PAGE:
AB - Maternal obesity and consumption of a high-fat diet (HFD) during pregnancy has a negative impact on offspring, including an increased risk for the development of obesity in adolescence. The mechanism for this transferred metabolic risk is unclear, but many studies have focused on the brain due to its important role in appetite and body-weight regulation. Two main pathways regulate appetite in the brain; homeostatic regulation that occurs predominantly in hypothalamic circuits and hedonic regulation of feeding that occurs via dopaminergic pathways. The current proposal examined the impact of early HFD exposure on the dopaminergic control of hedonic feeding pathways in a translational nonhuman primate model. Japanese macaque offspring from mothers consuming a control (CTR) or HFD were weaned onto control or HFD at an average 8 months of age yielding four groups: maternal and post-weaning control diet (mCTRpCTR), maternal control diet and post-weaning HFD (mCTRpHFD), maternal HFD and post-weaning control diet (mHFDpCTR) and maternal and post-weaning HFD (mHFDpHFD). Brains from 13-month-old offspring were evaluated for expression of neuropeptides that regulate dopaminergic pathways including orexin, melanin-concentrating hormone (MCH) in the lateral hypothalamus (LH), and tyrosine hydroxylase expression in the ventral tegmental area (VTA). Orexin cell numbers in the LH were significantly increased in animals exposed to a post-weaning HFD, while no difference was observed for orexin mRNA content or MCH cell numbers. Orexin fiber projections to the rostral VTA were significantly reduced in mCTRpHFD, mHFDpCTR, and mHFDpHFD groups, but these differences were not significant in the caudal VTA. There was no difference in the percentage of dopamine neurons receiving close appositions from orexin fibers in either the rostral or caudal VTA, nor was there any difference between groups in the number of orexin contacts per TH cell. In conclusion, the current study finds that prolonged early exposure to HFD during the in utero and postnatal period causes alterations at several levels in the dopaminergic circuits regulating reward.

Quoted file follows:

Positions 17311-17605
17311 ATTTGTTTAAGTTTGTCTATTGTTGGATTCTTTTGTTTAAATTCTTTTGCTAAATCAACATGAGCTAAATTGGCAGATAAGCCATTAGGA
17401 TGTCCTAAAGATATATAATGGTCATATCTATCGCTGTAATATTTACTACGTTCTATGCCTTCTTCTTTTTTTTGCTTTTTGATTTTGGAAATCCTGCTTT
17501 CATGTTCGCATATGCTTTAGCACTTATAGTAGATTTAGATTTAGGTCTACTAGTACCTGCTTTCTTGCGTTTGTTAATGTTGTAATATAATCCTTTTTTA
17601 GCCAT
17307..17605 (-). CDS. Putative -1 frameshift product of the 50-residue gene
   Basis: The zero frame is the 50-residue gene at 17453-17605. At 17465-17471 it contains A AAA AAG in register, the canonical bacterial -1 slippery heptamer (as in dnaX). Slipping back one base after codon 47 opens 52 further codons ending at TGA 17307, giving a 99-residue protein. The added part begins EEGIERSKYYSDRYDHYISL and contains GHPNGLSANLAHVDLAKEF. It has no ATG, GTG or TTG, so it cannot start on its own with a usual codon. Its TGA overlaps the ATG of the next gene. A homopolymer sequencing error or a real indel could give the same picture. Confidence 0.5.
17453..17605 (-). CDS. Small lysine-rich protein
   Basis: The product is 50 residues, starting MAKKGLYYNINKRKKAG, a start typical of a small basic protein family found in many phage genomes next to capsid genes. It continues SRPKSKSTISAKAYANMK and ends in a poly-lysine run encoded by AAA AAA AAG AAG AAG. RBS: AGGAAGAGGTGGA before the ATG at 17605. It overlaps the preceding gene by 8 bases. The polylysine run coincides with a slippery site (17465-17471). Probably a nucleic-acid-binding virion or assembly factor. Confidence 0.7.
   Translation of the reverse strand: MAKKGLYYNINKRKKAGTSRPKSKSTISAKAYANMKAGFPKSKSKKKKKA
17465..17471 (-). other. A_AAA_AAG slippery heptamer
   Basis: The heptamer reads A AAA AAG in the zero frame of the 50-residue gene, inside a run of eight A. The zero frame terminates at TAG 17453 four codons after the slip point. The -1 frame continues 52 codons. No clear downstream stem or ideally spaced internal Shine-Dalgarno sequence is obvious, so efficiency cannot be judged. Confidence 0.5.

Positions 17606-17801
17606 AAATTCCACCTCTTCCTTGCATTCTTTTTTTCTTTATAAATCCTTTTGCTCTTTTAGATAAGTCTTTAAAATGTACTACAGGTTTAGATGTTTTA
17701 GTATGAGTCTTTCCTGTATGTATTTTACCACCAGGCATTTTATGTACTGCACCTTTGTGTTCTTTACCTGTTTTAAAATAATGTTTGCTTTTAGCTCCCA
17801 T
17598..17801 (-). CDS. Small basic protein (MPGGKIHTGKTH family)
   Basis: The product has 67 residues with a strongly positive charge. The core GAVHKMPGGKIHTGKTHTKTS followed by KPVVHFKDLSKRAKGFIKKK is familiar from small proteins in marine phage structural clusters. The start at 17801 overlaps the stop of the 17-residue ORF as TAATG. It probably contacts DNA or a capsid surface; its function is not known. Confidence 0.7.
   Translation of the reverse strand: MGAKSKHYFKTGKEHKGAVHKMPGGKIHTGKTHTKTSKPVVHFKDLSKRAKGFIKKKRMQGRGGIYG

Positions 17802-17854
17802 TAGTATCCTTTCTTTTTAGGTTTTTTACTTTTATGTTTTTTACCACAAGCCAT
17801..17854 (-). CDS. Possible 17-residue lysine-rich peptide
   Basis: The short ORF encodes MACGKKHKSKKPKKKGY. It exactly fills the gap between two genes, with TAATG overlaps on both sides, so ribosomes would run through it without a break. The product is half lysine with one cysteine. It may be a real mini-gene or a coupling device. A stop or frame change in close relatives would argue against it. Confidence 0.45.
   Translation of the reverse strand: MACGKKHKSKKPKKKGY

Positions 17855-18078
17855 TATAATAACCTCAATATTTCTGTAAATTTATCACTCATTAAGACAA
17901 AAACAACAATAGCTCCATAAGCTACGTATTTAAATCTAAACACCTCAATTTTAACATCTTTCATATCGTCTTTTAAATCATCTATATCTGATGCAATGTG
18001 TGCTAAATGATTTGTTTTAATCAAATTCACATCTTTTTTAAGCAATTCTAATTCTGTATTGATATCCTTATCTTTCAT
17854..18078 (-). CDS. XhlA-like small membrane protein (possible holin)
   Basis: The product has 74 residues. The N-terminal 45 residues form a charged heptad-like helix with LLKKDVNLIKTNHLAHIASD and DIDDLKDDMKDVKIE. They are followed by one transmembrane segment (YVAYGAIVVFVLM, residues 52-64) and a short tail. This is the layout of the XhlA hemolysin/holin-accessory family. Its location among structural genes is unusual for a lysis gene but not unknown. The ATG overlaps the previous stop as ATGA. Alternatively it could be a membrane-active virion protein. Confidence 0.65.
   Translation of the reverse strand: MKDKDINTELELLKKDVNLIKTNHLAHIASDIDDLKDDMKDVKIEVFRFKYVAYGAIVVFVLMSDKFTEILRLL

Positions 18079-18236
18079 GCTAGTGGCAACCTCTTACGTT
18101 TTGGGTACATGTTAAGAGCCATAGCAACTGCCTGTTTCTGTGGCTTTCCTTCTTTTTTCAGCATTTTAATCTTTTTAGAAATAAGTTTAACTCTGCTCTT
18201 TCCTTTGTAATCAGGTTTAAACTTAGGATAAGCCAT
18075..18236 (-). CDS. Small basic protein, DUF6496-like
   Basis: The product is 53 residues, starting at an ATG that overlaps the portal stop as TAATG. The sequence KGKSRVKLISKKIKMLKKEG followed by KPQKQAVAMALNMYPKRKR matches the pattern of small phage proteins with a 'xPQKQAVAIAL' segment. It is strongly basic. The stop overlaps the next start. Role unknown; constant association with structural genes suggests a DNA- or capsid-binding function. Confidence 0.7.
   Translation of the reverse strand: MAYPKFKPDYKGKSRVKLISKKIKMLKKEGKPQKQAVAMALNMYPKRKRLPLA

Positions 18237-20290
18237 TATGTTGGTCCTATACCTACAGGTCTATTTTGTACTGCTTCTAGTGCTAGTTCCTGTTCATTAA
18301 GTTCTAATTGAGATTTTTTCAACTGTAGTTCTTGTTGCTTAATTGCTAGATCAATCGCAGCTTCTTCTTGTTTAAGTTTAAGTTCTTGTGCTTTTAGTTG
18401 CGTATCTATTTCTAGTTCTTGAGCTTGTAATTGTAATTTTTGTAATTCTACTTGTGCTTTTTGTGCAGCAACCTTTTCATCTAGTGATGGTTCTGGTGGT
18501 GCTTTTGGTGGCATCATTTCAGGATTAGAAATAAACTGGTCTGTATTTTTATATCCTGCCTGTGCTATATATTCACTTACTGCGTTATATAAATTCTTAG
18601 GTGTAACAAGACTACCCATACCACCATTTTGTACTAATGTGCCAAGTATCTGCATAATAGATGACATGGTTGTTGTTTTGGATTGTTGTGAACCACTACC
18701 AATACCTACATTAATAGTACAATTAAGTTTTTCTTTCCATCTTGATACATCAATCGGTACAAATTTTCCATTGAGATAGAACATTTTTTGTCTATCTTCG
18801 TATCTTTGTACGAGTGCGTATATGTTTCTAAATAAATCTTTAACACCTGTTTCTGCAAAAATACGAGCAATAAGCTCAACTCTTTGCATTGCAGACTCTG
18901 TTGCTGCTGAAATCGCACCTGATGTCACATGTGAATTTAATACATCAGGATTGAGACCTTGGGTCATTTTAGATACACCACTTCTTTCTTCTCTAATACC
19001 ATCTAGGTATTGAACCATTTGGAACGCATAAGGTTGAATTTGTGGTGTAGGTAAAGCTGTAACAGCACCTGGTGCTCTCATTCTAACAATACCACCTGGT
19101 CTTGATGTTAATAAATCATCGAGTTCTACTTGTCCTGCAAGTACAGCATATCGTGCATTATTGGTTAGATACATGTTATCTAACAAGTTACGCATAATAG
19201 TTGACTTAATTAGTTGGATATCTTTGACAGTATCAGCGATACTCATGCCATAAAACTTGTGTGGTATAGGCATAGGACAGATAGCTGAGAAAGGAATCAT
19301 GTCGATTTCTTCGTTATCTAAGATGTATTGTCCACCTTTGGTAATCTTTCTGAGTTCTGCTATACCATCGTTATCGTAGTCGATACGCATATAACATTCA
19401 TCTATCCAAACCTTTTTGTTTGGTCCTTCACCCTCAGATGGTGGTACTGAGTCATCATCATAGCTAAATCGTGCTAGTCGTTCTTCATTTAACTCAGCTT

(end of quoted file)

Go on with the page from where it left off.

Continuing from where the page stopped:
KW - Appetite

KW - Dopamine

KW - High-fat diet

KW - Nonhuman primate

KW - Obesity

KW - Orexin

UR - http://www.scopus.com/inward/record.url?scp=85055121527&partnerID=8YFLogxK

UR - http://www.scopus.com/inward/citedby.url?scp=85055121527&partnerID=8YFLogxK

U2 - 10.3389/fendo.2018.00508

DO - 10.3389/fendo.2018.00508

M3 - Article

VL - 9

JO - Frontiers in Endocrinology

JF - Frontiers in Endocrinology

SN - 1664-2392

IS - SEP

M1 - 508

ER -